Most Californians have noticed that their healthcare insurance premiums keep going up and up. What Californians might not know is that insurance company profits have jumped even more. KPCC's Julie Small reports on a bill that would force companies to invest that money back into medical care.
Julie Small: State Senator Sheila Kuehl wants to tinker with something the insurance industry calls the medical loss ratio. That's the ratio of money spent on direct medical care versus the amount spent on administrative costs and profit.
Sheila Kuehl: It's pretty telling in my opinion that HMO's and insurers refer to expenditures for your health care service as medical losses.
Small: The Santa Monica Democrat who chairs the Health Committee says Wall Street rewards companies that spend the least on medical care.
Kuehl: Low spending on health care services, higher profit.
Small: The total net income for HMO's rose nearly 30% in the first half of 2007. Keuhl believes that profit should be invested back into medical care. She want 85 cents of every premium dollar spent on doctor visits, prescriptions, procedures, and surgeries. Companies could spend only 15% of that premium dollar on administration and financial perks, such as agent and broker commissions, dividends, profits, and stock options. The California Medical Association, representing 35,000 physicians, sponsored the bill. Richard Frankenstein is the CMA's President.
Richard Frankenstein: When the public hears of exorbitant salaries, huge dividends sent to out of state shareholders, they are discouraged from purchasing health insurance, thinking that their health care needs are not the main focus of that insurance.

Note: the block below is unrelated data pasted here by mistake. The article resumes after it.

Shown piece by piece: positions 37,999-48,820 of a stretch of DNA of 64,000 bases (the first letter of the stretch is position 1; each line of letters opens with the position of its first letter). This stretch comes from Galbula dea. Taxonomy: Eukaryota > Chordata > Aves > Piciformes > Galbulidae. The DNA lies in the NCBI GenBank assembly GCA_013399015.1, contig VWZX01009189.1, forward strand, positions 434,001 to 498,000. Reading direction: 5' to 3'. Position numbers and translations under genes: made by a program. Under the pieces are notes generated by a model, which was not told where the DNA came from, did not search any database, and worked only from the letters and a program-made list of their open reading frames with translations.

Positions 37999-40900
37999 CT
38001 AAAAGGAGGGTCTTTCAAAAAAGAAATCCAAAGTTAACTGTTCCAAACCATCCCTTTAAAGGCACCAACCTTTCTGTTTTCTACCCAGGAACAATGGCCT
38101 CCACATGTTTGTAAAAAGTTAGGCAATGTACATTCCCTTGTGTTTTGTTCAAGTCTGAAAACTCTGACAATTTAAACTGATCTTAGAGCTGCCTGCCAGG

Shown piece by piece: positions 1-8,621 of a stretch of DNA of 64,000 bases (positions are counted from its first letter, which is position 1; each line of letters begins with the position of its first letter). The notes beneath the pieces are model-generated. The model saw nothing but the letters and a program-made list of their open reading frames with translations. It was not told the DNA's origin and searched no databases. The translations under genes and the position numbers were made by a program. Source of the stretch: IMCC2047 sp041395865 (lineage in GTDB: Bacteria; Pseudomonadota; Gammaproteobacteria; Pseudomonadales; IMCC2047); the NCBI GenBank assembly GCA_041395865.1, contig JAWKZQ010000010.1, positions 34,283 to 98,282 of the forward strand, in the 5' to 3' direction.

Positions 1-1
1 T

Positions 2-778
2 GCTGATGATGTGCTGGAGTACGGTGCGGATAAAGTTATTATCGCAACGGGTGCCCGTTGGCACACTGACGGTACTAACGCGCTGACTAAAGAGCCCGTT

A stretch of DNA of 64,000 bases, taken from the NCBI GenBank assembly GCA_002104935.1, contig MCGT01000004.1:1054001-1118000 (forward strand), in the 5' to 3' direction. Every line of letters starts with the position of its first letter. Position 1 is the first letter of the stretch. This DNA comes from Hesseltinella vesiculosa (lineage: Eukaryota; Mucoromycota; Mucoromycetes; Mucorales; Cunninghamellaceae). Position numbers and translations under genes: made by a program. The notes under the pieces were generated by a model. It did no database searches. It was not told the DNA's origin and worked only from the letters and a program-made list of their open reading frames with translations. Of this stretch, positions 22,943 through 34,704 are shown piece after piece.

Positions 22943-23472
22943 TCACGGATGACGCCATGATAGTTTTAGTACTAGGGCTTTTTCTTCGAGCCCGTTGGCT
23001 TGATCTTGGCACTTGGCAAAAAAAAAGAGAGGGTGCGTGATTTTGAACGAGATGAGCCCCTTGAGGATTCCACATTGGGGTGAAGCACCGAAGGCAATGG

Small: The measure could mean more dollars for doctors by covering more procedures paying higher reimbursement rates. Chris Ohman of the California Association of Health Plans thinks it could mean a loss of flexibility and innovation.
Chris Ohman: Whenever you put in arbitrary limits on what you can spend money on, or in effect have forms price regulation, you get unintended consequences.
Small: Ohman says most people have a knee jerk reaction that it's a good idea to cut administrative costs.
Ohman: But what we don't think about necessarily is that that administrative expense can actually be very important to improving health and lowering costs overall.
Small: Like developing new technologies like computerized medical records that improve patient care. Ohman would not comment on that 25% plus profit margin currently enjoyed by insurance companies.